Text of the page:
Archive for the ‘Rugby Union’ Category

Breaking Down The Northern Bias

In Rugby Union on April 17, 2010 at 12:32 am

So after a thrilling quartet of Heineken Cup games this weekend, which featured more free flowing action than Jay Z and Nas on a white water rafting trip, will some Northern Hemisphere pundits be retracting their complaints over the new laws at the breakdown?

As the (somewhat romanticised) story goes, rugby was invented by William Webb Ellis when he picked up the ball during a football match and ran with it rather than simply kick it away. True or not, it doesn’t matter. The point is, the essence of the sport is running with the ball, and kicking it should not be the primary option. Something was rotten in the state of Rome this February, for instance, when England and Italy played out a one try eyesore featuring 84 kicks from hand in the starring role. That’s 61% of possession kicked by the Azzuri, and 54% from England. Not even the English and Italian fans would have enjoyed watching that.

The problem was that players had become so adept at forcing turnovers at the breakdown, that no-one would take the risk of running the ball anymore. Better to just kick it away. So it is to the eternal credit of the IRB that they took positive action so promptly. Read the rest of this entry »


6 Nations Review: Part 2

In Rugby Union on April 1, 2010 at 12:19 am

We continue our tournament review with a look back at the key moments that made the 2010 Championshp, and a recap of some of the best and worst. Plus, a bonus ‘Team of the Tournament’…

Best Performance:

France 33-10 Ireland

Grand Slam champs, unbeaten in a year and conquerors of South Africa, Ireland came into this game with more confidence than Tiger Woods at a crazy golf tournament. They left with questions being asked about how they were going to compete with rugby’s elite. How quickly things turn in the world of rugby.

As always, it would be unwise to draw too many conclusions from 80 minutes, as Ireland are still where most sane observers would have put them before the game – in the second tier of rugby nations. Ireland can’t compete with the resources available to South Africa and New Zealand, and need to play at their optimum level to take a victory against either the Aussies or the French. Read the rest of this entry »

6 Nations Review: Part 1

In Rugby Union on April 1, 2010 at 12:01 am

To kick off our 6 Nations Tournament review, here’s a breakdown of the six teams involved, how they fared and why, what went right, and what didn’t…


Final placing: 2nd

Grade: D

A disappointing tournament for Declan Kidney’s team. Coming off the back of a Grand Slam and an unbeaten year, they should have been looking for four wins at the very least. Losing to France in Paris is par for the course, but the manner of defeat was very disappointing. They were overrun and badly beaten by a team that looked far superior in every facet of play

I wrote in my preview that a loss in the Stade de France could derail Ireland’s tournament, so it was to their immense credit that they were able to bounce back and beat the English in Twickenham next time out. A good win over Wales followed, but the team’s set piece travails and multitude of handling errors in the Scottish loss gave us all a pertinent reminder of where their weaknesses lie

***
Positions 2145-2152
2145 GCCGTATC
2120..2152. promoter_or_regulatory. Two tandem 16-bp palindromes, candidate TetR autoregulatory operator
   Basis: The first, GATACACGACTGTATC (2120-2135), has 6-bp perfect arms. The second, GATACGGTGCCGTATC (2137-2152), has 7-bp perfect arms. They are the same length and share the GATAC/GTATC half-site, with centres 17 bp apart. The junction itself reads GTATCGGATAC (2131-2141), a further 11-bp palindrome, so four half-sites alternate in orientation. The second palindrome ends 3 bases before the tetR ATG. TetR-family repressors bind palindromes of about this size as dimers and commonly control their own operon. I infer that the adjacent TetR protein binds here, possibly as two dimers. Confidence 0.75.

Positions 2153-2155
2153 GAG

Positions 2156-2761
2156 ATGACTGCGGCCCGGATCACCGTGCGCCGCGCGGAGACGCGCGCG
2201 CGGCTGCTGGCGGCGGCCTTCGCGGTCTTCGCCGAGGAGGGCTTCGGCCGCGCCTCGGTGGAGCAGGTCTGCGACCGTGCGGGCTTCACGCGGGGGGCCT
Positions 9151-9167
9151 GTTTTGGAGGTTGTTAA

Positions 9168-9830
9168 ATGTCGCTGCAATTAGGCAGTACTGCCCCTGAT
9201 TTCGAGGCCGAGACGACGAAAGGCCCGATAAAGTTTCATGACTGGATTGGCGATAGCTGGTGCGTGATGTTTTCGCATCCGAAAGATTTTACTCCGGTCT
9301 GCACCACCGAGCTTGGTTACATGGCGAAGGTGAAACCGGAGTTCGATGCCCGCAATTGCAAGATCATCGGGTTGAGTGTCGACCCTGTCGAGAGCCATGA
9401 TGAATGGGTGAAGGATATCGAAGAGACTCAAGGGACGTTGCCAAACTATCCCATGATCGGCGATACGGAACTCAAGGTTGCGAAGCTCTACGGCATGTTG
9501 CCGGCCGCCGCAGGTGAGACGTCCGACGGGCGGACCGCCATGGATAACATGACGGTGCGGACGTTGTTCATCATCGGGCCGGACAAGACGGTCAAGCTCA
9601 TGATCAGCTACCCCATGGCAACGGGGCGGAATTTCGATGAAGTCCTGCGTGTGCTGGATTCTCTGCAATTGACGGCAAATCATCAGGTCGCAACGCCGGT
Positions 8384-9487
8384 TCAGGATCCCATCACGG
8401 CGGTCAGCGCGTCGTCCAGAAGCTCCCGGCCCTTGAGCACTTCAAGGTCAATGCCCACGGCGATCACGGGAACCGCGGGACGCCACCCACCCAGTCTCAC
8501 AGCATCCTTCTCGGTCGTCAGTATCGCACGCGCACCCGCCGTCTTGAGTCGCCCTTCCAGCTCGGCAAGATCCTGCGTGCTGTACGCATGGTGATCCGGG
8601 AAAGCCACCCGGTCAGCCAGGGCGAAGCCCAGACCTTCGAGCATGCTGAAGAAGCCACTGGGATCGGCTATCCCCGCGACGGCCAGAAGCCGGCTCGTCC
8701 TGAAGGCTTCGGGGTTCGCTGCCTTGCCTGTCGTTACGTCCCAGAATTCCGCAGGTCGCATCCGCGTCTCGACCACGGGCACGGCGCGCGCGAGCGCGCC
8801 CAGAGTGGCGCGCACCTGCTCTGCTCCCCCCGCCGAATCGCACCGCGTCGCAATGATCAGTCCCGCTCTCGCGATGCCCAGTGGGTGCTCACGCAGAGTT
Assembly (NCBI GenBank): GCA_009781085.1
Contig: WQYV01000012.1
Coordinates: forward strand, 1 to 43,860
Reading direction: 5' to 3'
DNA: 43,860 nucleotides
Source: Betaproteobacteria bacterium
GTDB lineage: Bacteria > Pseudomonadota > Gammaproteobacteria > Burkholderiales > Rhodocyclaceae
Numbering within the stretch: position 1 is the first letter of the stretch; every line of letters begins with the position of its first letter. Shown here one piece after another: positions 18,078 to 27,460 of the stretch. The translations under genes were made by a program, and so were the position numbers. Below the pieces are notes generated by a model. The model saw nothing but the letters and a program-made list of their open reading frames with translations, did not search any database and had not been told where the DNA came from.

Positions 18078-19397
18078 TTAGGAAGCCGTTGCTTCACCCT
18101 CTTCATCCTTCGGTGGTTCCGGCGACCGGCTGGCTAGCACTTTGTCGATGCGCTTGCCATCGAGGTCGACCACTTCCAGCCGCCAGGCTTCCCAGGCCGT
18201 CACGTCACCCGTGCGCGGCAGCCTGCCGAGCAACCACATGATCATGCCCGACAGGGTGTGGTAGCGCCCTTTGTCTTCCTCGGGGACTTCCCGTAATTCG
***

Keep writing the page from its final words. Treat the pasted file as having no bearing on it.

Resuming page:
Read the rest of this entry »

6 Nations Review

In Rugby Union on February 15, 2010 at 10:31 pm

The second weekend of Six Nations action gave us a comeback for the ages, a statement from the French and a dogfight in Rome.

Yannick Jauzion crosses for a French try

We’ll start in Paris, where a focussed French XV made a mockery of Ireland’s 15 month unbeaten run. Losing at St Denis is no cause for shame, but the manner in which Ireland were broken down was very discouraging.

For the first quarter, they were right in the game. It looked as though we might be headed for classic 80 minutes as the two favourites duked it out. Alas, it was not to be. Irish indiscipline handed the keys to the home side, and they didn’t take their foot off the gas until the game was won.

There were a few key plays in the opening period which Ireland never recovered from. It’s far too simplistic to say ‘everything went against them’, because a lot of the damage was self inflicted. The bounce of the ball as D’Arcy zeroed in on the line was definitely just ‘one of those things’, but it was a poor chase which opened the door for the opening score of the game.

It was Tommy Bowe this time who opted for a predictable up and under, but when he was beaten to the ball by a soaring Harinordoquy, the back rower was presented with an acre of open field. A French counter attack is one of rugby’s most inspiring sights – unless you’re on the other end of it. This one ended badly for Cian Healy, who couldn’t resist tugging a French arm off the ball for a deserved yellow card.

Morgan Parra made no mistake with the penalty, but Ireland had the chance to level matters just a few minutes later. Or rather, they would have, had it not been for a moment of madness from hooker Jerry Flannery. He scythed down Alexis Palisson to sound the death knell for the winger’s afternoon, and posibly his own Six Nations. The resulting penalty put France in a great position to capitalise. They duly did so after a series of crushing scrums near the Ireland line. 10-0 down after 25 minutes was exactly where Ireland did not want to be. But it was indiscipline that got them there. Read the rest of this entry »

6 Nations Round-Up

In Rugby Union on February 11, 2010 at 4:03 pm